A native of the Washington area, she experienced the work of women religious throughout her years in Catholic schools, attending the first through fourth grades at the Ursuline Academy in Bethesda (now the Woods Academy), then the fifth through eighth grades at Little Flower School in Bethesda staffed by the Sisters, Servants of the Immaculate Heart of Mary, then high school at Georgetown Visitation Preparatory School in Washington sponsored by the Visitation Sisters.
After earning a degree in child study from Tufts University in the Boston area, she worked at Our Lady Queen of Peace School in Washington and St. Ann’s Infant and Maternity Home in Hyattsville staffed by the Daughters of Charity. She became a member of that religious community in 1991.
Asked about St. Ann’s legacy, Sister Mary pulled out a special artifact, an 1863 draft of a congressional bill establishing the agency that includes editing marks and Abraham Lincoln’s signature.
“The sisters have served here the entire time from the start until now. I think that speaks to the spirit and the values as well as the sustainability of the mission that is clearly driven by God,” Sister Mary said.
She noted that the institution was originally incorporated as St. Ann’s Infant Asylum in the District of Columbia, when the word “asylum” was understood to mean a place of refuge, and as the Civil War was raging, St. Ann’s offered a haven for orphans and for pregnant women and mothers who had no other place to go.
“Since then, St. Ann’s has constantly evolved and adapted its services to meet the needs of women and children,” Sister Mary said. “…The legacy of St. Ann’s will always be that it adapts its services to the changing times and needs of the women and children and families as they are constantly changing.”
Over the years, St. Ann’s name changed to St. Ann’s Infant and Maternity Home. During World War II, St. Ann’s began offering child care services for mothers who were working during the day in government and industry jobs supporting the war effort, while fathers were fighting overseas. Since the 1970s, St. Ann’s has operated a licensed child care center that now serves children from the community, and also children residing at St. Ann’s while their mothers are working or attending school.
As the decades passed, St. Ann’s transitioned from being an orphanage to providing foster care for children. Sister Mary pointed out how during the 1980s, St. Ann’s was asked to care for babies whose mothers were addicted to crack cocaine, and also babies born with HIV during the AIDS epidemic. St. Ann’s also began serving young mothers facing homelessness, and also immigrant and refugee mothers and their children, and women escaping abusive situations.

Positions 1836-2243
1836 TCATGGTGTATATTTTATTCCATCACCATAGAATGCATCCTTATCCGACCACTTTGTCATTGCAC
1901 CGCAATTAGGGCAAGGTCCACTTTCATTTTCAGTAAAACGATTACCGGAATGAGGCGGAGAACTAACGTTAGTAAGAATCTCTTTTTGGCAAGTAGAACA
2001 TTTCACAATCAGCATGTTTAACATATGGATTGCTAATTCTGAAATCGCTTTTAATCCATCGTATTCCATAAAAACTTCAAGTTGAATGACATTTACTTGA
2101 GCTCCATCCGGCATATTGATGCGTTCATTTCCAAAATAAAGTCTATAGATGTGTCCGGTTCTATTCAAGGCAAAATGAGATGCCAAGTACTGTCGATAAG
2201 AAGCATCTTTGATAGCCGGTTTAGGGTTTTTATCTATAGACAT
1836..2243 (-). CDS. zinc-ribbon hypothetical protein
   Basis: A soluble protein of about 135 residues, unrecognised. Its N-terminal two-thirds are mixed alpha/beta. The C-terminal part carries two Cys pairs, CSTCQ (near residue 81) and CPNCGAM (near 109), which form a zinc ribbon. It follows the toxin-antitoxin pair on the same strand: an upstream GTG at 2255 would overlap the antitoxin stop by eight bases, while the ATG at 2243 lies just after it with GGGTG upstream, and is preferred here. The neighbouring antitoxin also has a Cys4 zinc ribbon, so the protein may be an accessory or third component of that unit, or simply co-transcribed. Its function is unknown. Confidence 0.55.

“When all of these various social challenges emerged, we have been there to respond,” Sister Mary said.
St. Ann’s operates three supportive housing programs for mothers and children facing crisis situations. Grace House offers residential care for pregnant adolescents and young mothers and their babies. Hope House and Faith House offer transitional and supportive housing programs for pregnant and parenting women experiencing homelessness and instability.
St. Ann’s also offers wraparound supports including an education and employment program, clinical and social work services, and its child care center.
In fiscal year 2023, 35 families were served across St. Ann’s three programs, including 35 mothers and 42 children, and 83 children were served at its Child Care Center.
During Sister Mary’s years of leadership there, the agency’s name changed again, to St. Ann’s Center for Children, Youth and Families.
“Our name was changed to reflect our mission more accurately and in contemporary language,” she said, noting that the term “maternity home” had become an archaic phrase. “…While ‘home’ was certainly accurate while we were providing a home to the women and children, ‘center’ takes it a step further in terms of all the services that we provide, and for the community as well.”
She added, “The mission of serving women, children and families who are facing many challenges, related generally to poverty and more, continues… We are constantly attentive to the changing needs of the community as it relates to those who are poor and vulnerable.”